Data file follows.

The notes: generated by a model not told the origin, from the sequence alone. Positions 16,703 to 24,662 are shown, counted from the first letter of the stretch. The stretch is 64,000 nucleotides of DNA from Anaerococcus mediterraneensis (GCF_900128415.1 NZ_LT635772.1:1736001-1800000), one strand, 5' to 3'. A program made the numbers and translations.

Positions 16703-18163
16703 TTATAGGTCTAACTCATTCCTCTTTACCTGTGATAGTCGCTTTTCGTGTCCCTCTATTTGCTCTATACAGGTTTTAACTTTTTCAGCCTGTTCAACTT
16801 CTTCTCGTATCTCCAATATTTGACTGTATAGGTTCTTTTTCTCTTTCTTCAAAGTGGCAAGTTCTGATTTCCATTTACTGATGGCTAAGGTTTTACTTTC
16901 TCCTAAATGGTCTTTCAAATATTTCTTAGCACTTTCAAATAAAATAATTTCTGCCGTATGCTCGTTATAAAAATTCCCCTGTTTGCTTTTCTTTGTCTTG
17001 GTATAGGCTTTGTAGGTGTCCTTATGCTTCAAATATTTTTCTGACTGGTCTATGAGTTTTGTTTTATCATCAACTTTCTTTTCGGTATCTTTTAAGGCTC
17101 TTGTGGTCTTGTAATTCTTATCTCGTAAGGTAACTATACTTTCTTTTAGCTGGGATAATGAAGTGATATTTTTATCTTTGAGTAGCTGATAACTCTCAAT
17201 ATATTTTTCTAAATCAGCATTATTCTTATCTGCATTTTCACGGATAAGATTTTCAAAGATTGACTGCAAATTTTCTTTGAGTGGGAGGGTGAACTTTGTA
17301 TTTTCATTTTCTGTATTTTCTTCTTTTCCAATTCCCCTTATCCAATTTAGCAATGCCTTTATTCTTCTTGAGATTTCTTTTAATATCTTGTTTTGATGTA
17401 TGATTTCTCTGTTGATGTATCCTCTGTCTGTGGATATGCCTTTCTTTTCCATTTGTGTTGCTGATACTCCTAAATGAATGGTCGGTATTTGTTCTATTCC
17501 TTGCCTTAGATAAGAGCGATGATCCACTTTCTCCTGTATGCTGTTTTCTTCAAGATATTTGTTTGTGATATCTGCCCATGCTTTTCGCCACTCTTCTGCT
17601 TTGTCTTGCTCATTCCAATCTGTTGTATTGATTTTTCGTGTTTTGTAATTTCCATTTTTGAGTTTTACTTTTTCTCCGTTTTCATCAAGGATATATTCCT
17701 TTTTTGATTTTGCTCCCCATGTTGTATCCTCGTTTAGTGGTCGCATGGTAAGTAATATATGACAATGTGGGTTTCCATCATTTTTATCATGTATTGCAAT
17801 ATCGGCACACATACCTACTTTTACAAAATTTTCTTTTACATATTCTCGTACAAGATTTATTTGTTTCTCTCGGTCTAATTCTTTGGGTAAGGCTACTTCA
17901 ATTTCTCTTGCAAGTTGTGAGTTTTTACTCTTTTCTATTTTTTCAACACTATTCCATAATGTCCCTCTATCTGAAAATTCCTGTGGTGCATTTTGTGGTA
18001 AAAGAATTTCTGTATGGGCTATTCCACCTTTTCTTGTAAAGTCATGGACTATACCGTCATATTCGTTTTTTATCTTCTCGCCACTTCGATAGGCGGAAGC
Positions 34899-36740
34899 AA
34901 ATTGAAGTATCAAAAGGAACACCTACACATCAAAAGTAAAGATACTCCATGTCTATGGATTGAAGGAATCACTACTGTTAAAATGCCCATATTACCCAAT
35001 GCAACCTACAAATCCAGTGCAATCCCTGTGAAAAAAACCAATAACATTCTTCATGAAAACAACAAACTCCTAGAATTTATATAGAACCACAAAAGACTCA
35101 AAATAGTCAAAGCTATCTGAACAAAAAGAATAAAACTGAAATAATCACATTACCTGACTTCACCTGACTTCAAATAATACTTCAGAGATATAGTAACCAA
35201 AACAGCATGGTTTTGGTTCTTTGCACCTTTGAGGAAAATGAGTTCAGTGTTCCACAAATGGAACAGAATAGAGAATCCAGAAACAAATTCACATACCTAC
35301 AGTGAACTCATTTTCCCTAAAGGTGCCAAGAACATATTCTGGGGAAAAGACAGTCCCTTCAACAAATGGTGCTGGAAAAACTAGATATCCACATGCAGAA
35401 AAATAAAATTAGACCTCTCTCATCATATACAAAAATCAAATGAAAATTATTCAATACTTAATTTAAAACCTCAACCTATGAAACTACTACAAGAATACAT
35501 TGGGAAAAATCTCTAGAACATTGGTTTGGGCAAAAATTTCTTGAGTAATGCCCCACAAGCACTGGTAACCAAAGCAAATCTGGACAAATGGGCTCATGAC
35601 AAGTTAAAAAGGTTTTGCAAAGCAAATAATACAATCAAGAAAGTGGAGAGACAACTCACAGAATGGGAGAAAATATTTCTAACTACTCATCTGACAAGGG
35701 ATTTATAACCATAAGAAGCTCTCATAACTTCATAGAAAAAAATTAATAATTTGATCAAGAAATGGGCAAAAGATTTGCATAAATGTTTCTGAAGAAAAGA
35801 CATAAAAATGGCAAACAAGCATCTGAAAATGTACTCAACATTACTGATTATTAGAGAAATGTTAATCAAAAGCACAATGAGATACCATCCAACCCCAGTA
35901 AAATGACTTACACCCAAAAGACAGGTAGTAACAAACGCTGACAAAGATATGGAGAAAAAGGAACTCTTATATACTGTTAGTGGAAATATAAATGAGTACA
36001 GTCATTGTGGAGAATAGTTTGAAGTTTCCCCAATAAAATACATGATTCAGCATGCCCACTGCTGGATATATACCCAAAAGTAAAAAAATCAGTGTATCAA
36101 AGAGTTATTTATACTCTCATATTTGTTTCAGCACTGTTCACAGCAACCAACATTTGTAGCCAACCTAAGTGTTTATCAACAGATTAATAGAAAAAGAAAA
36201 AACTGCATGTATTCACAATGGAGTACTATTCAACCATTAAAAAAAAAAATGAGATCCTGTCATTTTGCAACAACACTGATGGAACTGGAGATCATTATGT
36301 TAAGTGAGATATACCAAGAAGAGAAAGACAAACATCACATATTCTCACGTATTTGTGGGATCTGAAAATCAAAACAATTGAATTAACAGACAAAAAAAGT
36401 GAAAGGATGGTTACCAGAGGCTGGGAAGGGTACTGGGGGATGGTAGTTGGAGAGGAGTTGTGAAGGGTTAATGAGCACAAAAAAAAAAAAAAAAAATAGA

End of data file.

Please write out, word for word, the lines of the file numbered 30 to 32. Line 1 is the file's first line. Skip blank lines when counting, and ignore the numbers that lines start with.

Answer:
36001 GTCATTGTGGAGAATAGTTTGAAGTTTCCCCAATAAAATACATGATTCAGCATGCCCACTGCTGGATATATACCCAAAAGTAAAAAAATCAGTGTATCAA
36101 AGAGTTATTTATACTCTCATATTTGTTTCAGCACTGTTCACAGCAACCAACATTTGTAGCCAACCTAAGTGTTTATCAACAGATTAATAGAAAAAGAAAA
36201 AACTGCATGTATTCACAATGGAGTACTATTCAACCATTAAAAAAAAAAATGAGATCCTGTCATTTTGCAACAACACTGATGGAACTGGAGATCATTATGT